A week or so ago, my family stood in the cemetery in roughly the same place we’d stood more than two decades earlier. Though we were laying to rest a second family member, the scene could not have been more different. This time, the sun was shining. There was sadness, but no tears. The container of dad’s ashes – labelled with the metal panel from his coffin – was placed gently into the space dug near the 23-year-old plaque. Petals collected that morning from flowers in mum’s garden were sprinkled over the container, some falling on the weathered old plaque nearby. Mum commented that dad would have liked the simplicity of the ceremony.
The attendant – John – carefully filled the hole, saying he would put fresh turf over it the next day. In a broad Aussie drawl, he apologised for not wearing something more formal. Normally he would be in a suit, but he’d been called in at the last minute. Cemeteries have emergencies too. He needn’t be worried, someone said. If anything, the weekend work clothes he had on were more appropriate for dad, a working-class man. John had worked at the cemetery for many years and remarked that he sometimes stopped by the plaque and wondered about the man pictured there. The photo was of a handsome young man, taken at his best mates’ wedding where he’d officiated as best man, a month before he died.
At that time, I was a post-doc at Rockefeller University in Manhattan, New York. I’d started on April 1, 1991. I could have taken up the post a few weeks earlier, but had delayed a little so I could attend a sister’s 21st birthday party. I’m glad I did. As it turned out, the celebration was the last time all the family would be together.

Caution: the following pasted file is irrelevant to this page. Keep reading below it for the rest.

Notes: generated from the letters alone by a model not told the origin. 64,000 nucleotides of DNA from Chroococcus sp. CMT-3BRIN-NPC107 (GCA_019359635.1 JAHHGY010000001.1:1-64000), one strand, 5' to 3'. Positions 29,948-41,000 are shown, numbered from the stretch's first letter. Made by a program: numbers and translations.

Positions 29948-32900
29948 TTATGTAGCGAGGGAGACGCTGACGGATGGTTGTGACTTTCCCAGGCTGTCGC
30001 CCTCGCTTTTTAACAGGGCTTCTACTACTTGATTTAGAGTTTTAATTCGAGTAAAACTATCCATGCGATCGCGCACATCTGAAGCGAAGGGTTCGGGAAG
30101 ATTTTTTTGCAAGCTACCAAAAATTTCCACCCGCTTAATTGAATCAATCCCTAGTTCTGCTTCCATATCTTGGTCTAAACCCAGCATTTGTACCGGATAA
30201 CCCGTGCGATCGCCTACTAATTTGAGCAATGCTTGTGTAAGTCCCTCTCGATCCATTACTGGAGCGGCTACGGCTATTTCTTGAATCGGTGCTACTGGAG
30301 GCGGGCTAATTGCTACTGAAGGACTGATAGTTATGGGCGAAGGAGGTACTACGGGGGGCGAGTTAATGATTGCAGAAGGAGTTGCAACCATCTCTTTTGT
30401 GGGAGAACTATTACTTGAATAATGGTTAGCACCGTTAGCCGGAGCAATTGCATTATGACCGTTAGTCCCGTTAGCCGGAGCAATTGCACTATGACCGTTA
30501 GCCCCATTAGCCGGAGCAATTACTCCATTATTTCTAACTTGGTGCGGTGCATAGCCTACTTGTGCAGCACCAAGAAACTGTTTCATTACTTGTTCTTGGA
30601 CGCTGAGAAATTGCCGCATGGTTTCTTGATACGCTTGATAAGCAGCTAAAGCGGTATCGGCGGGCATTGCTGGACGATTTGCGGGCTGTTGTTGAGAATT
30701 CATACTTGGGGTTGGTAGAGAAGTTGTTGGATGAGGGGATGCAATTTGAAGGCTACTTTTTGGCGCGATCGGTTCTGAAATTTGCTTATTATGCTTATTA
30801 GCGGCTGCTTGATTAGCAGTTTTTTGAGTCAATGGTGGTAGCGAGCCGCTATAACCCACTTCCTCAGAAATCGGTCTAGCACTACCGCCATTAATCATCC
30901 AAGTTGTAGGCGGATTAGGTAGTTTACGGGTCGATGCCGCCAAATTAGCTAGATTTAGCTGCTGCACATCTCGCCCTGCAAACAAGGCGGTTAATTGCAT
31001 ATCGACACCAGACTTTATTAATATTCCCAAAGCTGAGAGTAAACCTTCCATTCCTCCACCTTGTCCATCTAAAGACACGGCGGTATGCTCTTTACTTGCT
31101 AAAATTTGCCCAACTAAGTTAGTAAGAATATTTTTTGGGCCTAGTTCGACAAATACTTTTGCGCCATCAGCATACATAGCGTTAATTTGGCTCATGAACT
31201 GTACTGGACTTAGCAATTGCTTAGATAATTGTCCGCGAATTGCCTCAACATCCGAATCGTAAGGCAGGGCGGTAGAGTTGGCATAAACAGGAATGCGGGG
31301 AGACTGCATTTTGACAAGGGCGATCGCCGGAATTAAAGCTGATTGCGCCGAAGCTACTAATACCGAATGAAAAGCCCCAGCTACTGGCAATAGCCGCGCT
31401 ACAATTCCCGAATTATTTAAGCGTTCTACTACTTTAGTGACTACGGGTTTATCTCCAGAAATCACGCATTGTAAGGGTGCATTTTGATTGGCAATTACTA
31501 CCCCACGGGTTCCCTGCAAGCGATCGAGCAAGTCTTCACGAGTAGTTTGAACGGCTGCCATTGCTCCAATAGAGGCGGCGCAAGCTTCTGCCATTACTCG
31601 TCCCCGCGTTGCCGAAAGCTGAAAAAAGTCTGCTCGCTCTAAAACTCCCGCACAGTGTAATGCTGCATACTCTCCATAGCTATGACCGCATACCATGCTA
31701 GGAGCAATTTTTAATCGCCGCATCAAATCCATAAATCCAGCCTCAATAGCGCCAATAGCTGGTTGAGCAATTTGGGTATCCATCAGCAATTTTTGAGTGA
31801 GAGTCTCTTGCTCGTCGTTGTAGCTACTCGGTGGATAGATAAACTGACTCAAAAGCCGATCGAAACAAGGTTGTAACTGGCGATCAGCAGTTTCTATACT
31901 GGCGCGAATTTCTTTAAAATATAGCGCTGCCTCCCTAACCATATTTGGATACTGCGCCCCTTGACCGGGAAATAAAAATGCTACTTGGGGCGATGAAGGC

By Oct 1991, six months after arriving in New York, I’d furnished my studio apartment on 63rd and York, successfully navigated the subway to find all the places I needed to get to, and had hosted several visitors from Australia. One visitor asked whether I would consider returning to Australia as a group leader. “No way,” I replied “not as a group leader. That’s far too stressful, too much work.” Strange thing to say really, I was already working days, nights, weekends in New York. I did, though, take time out to enjoy the incredible diversity of museums, cultural centres and restaurants that the city had to offer.
Friday, October 25, 1991 started off like any other. I got into the lab around 8 am, and spent a few hours purifying proteins from bacterial cultures, preparing to set up crystallisation trays later in the day. By late morning, I needed a break. I returned to the office I shared with three other postdocs. Unusually, there was no one else around, but a note had been left on my desk. It said that I should call the number written below. It was a Melbourne number, but not one I recognised.
“That’s odd” I thought “why would anyone want me to call now, it’s the middle of the night in Melbourne”. No alarm bells rang. Completely unprepared for the devastating news that was to come, I called the number and heard that I’d reached the emergency department of a major public hospital close to my family’s home. My mum and sister both worked there, so perhaps it wasn’t that unusual to get a call, but it was strange to come from the emergency department in the early morning Melbourne time. Maybe the number had been written down incorrectly, maybe mum/my sister were working night duty.
I explained to the voice on the other end of the line that I was in the USA and had been left a message to call that number. I half-expected the voice to say “Oh, sorry, there’s been a mistake; we’ll put you through to theatre (where mum worked) or CCU (where my sister worked)”. But that didn’t happen. There was a few second’s silence, then “Just a minute, we’ll put you through”. It was about then that the alarm bells started clanging.
My sister came on the line. “Jenny……something awful has happened.”
WHAT. NO. NO. PLEASE NO. WHO? MUM? DAD? The questions tumbled out.
“There’s been a car accident. Peter suffered severe head injuries. He’s just been declared dead. We are all here.“
Within a few hours, I was on a flight from JFK to MEL via LAX. It was surreal. That morning I’d been purifying protein, now I was on my way home to help organise my youngest brother’s funeral. My brother Peter. So full of life and mischief.